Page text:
Reprinted from United States Conference of Mayors Business Council 2021 Best Practices Report: Mayors and Businesses Driving Economic Growth

Project Description:

This drinking water project brought together partners from a variety of plumbing groups as well as local city officials, each bringing their perspectives and expertise making for cohesive, well-planned, and intentional outcomes for the residents in Nome, Texas. The partnership included: the International Association of Plumbing and Mechanical Officials (IAPMO), the International Water, Sanitation and Hygiene Foundation (IWSH), United Association (UA) Water Quality program, UA Local 68 and the Houston Area Plumbing Joint Apprenticeship Committee (HAPJAC), ASSE International (ASSE), Mayor Kerry Abney and the Nome City Council. By partnering with all these groups and public officials, we are able to deliver vital drinking water infrastructure to a remote community.

City Challenge:

The residents of Nome, Texas in Jefferson County have experienced drinking water quality issues for years, citing that their drinking water has a musty, unpleasant smell and how concerned they were for their public health. With drought conditions worsening, and population throughout Texas growing, IWSH and partners wanted to provide support and construct systems that will improve drinking water quality and protect the health and safety of Nome residents. Additionally, the city’s water treatment plant was severely damaged in Hurricane Harvey in 2017 and has not been adequately repaired since then, adding to the city’s water quality problems. This whole effort came about as a result of the brilliant idea of a couple high school students who, together with their teacher, came up with an idea. Out of their dream, “Safer Water for Nome, TX” emerged into what was described in this report.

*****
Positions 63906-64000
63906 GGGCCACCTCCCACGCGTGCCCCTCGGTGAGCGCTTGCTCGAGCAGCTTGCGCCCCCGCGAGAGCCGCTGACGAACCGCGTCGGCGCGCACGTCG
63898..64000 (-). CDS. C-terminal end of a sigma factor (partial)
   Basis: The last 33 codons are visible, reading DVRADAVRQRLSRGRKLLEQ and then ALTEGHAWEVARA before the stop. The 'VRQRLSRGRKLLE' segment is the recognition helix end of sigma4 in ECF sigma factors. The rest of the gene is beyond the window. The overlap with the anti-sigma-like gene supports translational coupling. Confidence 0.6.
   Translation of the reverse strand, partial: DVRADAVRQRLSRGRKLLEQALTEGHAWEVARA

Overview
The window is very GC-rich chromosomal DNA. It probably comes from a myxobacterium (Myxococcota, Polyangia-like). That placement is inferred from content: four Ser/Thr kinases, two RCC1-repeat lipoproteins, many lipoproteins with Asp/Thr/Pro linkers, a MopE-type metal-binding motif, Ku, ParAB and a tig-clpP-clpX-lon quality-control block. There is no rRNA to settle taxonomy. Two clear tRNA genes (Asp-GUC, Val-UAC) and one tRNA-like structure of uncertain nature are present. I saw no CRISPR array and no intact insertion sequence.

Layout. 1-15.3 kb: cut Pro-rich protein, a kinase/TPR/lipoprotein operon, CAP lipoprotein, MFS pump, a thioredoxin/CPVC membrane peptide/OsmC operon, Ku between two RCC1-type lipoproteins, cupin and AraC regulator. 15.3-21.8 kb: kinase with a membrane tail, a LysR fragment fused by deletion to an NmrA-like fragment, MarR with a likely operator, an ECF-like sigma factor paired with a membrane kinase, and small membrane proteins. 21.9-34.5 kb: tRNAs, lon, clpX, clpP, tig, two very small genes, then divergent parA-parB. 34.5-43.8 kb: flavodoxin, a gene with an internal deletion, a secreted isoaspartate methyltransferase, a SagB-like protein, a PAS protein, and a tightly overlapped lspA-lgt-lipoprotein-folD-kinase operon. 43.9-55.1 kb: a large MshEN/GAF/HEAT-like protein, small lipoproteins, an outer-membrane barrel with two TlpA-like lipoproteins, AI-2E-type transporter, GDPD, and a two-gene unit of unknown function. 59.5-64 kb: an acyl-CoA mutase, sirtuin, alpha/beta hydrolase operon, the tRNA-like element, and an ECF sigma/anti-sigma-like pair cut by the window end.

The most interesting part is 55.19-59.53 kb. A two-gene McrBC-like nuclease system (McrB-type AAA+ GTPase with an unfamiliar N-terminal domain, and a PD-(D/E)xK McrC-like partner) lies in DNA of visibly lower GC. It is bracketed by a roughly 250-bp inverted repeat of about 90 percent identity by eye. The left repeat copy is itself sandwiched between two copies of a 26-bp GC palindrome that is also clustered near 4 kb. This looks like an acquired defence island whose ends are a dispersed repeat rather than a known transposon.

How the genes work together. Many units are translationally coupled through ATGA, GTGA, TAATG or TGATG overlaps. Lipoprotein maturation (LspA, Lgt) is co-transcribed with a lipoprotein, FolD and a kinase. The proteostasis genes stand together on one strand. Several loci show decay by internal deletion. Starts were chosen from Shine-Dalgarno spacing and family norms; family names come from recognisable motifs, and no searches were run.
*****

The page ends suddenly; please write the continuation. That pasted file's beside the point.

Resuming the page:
We were able to improve drinking water quality for residents of Nome, Texas. We trained and certified individuals to water quality standards to ensure they will be able to maintain and improve plumbing systems. Specifically, IWSH was able to train and certify twenty-five skilled workers to the ASSE 12000 series on water quality. These certified professionals are instrumental in making water quality assessments during Safer Water for Nome and remain in their community ready and able to continue similar efforts throughout their region. Additionally, we tested water quality in homes and provided assessments to homeowners. Water samples were sent to an accredited laboratory where tests were performed to determine levels of contaminants or other elements contributing to their water’s condition and perception. This vital information helped residents learn the actual state of water in their homes. The tests revealed no substantive issues from pathogenic, or metallic substances, but IWSH worked with residents to educate them about what fixtures and fittings, including new water filters certified to ASSE International standards, can help to improve the quality of water entering their homes.


As a core tenet for IWSH projects, we work with partners in the affected region to 1) identify the true needs of the community, and not what is perceived by outsiders; 2) we collaborate with municipal leaders, county, state, or even national leaders; 3) we engage strategic partners in labor, training facilities, labs, and third party credentialing groups; 4) we conduct informational (Town Hall) meetings to explain nature of project to residents and homeowners; 5) we train and certify industry personnel; 6) we conduct risk assessments, facilitate sample testing, and share results; 7) we conduct follow-up testing (if/as needed) and corrective measures installations; 8) IWSH leads an extensive communications campaign to tell inform the public and create a narrative depicting the problem, solutions, and step by step initiatives; 9) we facilitate water industry involvement and encourage donation of vital devices, methods or alternate solutions to address water quality issues that are substantiated through quality risk assessments.

General Tips:

IWSH understands the importance of clearly defining the scope of the project, and It’s critical to establish and communicate clear expectations, desired outcomes, and each party’s obligations for the entire duration of the effort.


The project cost around $9,800.


Foundations and Philanthropy.

Additional Investment:

Additional funding came from in-kind donations in the form of free labor, materials, and equipment.


For more information, contact:

Jed Scheuermann
VP IAPMO Field Services & IWSH North America Projects Director

Kerry Abney
Mayor of Nome, Texas
(409) 253-2391